8 Things that a Nurse Practitioner is Supposed to Do
A nurse practitioner (NP) is a type of advanced practice registered nurse (APRN) who has completed advanced education and clinical training beyond that of a traditional registered nurse (RN). NPs are licensed healthcare professionals who are able to perform many of the same duties as a physician, such as diagnosing and treating illnesses, ordering and interpreting diagnostic tests, and prescribing medications.
The specific responsibilities of a nurse practitioner may vary depending on their area of specialization, but they generally include:
- Conducting physical examinations and collecting patient histories
- Diagnosing and treating common illnesses and injuries
- Prescribing medications
- Ordering and interpreting diagnostic tests
- Developing and implementing treatment plans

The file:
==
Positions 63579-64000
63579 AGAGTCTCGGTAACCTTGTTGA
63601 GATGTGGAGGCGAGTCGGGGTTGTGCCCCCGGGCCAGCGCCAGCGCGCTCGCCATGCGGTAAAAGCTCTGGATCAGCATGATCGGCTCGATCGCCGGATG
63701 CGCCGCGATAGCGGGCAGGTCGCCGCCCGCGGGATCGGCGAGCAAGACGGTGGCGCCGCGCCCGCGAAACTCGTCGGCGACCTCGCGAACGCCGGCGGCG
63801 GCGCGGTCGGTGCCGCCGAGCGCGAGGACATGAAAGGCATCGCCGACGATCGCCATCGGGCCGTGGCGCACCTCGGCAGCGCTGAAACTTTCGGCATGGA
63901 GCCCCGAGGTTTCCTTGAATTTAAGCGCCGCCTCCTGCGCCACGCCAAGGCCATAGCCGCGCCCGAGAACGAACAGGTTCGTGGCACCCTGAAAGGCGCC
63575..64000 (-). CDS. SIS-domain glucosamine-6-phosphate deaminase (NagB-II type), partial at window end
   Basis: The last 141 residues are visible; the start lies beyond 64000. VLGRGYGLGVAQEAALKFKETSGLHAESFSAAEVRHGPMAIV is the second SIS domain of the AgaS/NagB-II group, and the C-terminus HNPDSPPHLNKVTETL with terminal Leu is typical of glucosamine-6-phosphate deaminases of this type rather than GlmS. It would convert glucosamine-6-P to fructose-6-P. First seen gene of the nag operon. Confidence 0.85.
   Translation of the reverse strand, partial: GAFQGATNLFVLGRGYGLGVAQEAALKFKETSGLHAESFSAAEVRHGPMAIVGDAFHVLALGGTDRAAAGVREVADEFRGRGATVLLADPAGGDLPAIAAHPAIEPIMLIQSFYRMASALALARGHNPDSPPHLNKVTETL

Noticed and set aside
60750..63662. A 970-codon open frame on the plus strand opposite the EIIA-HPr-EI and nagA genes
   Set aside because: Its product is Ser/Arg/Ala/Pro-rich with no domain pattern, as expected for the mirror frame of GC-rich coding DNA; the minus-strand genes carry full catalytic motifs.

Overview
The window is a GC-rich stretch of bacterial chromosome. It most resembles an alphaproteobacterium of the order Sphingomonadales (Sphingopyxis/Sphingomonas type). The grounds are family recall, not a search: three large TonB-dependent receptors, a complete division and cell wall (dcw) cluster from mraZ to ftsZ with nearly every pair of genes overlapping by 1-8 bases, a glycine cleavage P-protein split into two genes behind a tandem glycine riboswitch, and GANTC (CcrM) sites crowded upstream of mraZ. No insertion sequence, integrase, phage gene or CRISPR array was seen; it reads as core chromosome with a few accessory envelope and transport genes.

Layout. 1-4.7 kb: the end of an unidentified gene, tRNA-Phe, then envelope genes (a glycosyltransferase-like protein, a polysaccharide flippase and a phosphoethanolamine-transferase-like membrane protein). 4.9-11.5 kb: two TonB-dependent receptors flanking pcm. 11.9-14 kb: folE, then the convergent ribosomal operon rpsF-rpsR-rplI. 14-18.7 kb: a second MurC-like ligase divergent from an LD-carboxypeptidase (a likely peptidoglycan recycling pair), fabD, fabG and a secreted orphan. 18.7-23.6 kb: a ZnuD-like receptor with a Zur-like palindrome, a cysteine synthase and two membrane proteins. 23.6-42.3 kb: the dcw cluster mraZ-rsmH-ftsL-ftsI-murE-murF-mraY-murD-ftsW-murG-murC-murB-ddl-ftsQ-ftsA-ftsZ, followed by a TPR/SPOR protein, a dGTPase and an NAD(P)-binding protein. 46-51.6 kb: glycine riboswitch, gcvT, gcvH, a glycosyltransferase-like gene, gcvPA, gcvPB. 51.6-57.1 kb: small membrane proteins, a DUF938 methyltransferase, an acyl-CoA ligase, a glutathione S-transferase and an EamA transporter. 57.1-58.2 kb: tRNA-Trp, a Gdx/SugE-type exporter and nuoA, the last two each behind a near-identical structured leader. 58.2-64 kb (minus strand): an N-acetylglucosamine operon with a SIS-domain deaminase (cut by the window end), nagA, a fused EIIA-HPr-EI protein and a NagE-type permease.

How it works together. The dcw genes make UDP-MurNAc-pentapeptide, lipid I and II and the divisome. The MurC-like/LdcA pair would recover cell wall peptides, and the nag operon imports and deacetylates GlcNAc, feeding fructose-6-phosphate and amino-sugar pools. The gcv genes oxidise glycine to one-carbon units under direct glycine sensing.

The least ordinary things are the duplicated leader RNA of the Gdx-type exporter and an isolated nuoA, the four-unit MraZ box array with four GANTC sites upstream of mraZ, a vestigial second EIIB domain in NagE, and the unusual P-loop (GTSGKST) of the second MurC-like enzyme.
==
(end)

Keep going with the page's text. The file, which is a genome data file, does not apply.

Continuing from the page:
- Educating patients and families on health promotion and disease prevention
- Referring patients to other healthcare professionals as necessary
- Collaborating with physicians and other healthcare professionals to provide continuity of care
Nurse practitioners can specialize in a variety of areas such as family practice, pediatrics, psychiatry, and gerontology. They can also specialize in specific medical conditions such as diabetes, cardiology, or oncology.
In most states, NPs are required to have a master’s degree in nursing, be licensed as an RN, and pass a national certification exam. They also must have a valid state license and are required to maintain their certification through continuing education.
To sum up, a nurse practitioner is an advanced practice registered nurse who has completed additional education and training to diagnose and treat illnesses, order and interpret diagnostic tests and prescribe medications. They work in collaboration with physicians and other healthcare professionals to provide continuity of care to patients.